Not bad praise for China’s socialist model.

The superiority of China’s socialist system (World Health Organisation)

By now the superiority of China’s socialist system is apparent to most countries in the world, as well as to the World Health Organisation. As the WHO expert, Bruce Aylward, observes, China’s scientifically based, differentiated and highly coordinated response to the coronavirus outbreak has actually changed the course of the epidemic. We are now at the point where infections are dropping in China, recoveries (also using TCM) are almost 12 times the death rate, and life is beginning to return to normal. And guess what: the majority of countries in the world may already have been impressed with China’s socialist model, but they are even more so now.

I do not usually copy articles from newspapers these days, but this one is worth noting, from Xinhua News.

GENEVA, Feb. 25 (Xinhua) — China has changed the course of the COVID-19 outbreak, Bruce Aylward, an epidemiologist who led an advance team from the World Health Organization (WHO), said here on Tuesday, noting a rapidly escalating outbreak in China has plateaued and come down faster than previously expected.

It’s a unanimous assessment of the 25-member team which has conducted a nine-day field study trip to China’s Beijing, Guangdong, Sichuan and Hubei, stressed Aylward.

Recalling details of the study trip in China, Aylward said he was impressed by China’s pragmatic, systemic and innovative approach to control the COVID-19 outbreak.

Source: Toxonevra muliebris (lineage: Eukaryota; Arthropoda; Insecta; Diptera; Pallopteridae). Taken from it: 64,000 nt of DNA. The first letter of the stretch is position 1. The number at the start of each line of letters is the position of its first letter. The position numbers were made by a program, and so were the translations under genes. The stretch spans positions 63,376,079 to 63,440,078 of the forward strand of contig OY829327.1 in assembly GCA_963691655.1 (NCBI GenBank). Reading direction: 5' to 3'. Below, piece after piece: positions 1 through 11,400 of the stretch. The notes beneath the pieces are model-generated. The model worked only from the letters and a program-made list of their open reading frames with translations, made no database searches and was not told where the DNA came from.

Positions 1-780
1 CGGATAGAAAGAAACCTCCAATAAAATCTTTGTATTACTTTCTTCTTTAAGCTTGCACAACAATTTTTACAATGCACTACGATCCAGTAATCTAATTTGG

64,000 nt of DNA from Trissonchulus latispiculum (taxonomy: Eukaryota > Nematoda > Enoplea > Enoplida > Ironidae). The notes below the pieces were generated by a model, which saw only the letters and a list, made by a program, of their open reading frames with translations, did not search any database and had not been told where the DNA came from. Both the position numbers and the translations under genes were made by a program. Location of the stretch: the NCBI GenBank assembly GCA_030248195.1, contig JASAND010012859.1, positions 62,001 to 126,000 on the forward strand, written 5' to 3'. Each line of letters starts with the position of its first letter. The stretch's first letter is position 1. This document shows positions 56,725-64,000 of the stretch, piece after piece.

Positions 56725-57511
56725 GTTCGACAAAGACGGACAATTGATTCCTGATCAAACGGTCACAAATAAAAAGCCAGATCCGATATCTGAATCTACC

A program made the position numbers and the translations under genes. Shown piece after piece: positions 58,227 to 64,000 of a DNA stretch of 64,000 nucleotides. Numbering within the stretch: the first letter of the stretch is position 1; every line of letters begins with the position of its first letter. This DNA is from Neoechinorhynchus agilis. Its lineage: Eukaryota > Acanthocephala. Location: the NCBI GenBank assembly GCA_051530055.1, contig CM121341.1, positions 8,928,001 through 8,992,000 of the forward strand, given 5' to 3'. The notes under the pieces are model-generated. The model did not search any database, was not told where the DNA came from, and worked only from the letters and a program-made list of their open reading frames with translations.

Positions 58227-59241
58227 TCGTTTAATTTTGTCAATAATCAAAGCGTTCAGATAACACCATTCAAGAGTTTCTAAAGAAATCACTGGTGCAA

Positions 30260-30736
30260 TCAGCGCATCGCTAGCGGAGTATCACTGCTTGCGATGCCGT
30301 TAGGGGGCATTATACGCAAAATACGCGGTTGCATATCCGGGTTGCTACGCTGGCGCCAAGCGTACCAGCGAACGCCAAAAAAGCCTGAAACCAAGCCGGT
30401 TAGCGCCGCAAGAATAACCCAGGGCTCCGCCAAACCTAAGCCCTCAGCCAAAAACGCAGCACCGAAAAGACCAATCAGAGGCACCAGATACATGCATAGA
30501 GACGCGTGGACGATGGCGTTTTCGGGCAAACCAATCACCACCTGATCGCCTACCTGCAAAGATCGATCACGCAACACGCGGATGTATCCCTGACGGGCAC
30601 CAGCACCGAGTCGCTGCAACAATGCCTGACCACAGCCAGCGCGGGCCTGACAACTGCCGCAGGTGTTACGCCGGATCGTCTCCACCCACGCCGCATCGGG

China has taken “differentiated approach” for different situations of sporadic cases, clusters of cases, or community transmission, which makes a massive scale of epidemic control work without exhausting its response, said Aylward.

Moreover, the WHO expert praised Chinese phenomenal collective action, stressing “it’s never easy to get the kind of passion, commitment, interest and individual sense of duty that help stop the virus.”

“Every person you talked to (in China) has a sense that they’re mobilized like in a war against the virus and they are organized,” said Aylward, who was particularly impressed by thousands of health care workers volunteering to go into Wuhan, the epicenter of the novel coronavirus outbreak.

Aylward pointed out China has also repurposed machinery of government, for example by forming a central leading group on the epidemic, dispatching a central guiding team, which ensures the prevention and control of the virus.

Besides, Aylward highlighted that China’s pragmatic approach is “technology-powered and science-driven”.

“They are using big data, artificial intelligence (AI) in places,” Aylward said, adding that China has managed massive amounts of data in finding each COVID-19 cases and tracing contacts, as well as been able to make consultation of regular health services done online, by which the capacity of hospitals could be intensively used for COVID-19 cases.

Aylward was aware that China has issued six versions of national treatment guidelines for COVID-19, representing fast scientific evolvement in understanding of the new virus.

“It’s a science-driven agile response as well at a phenomenal scale,” He said.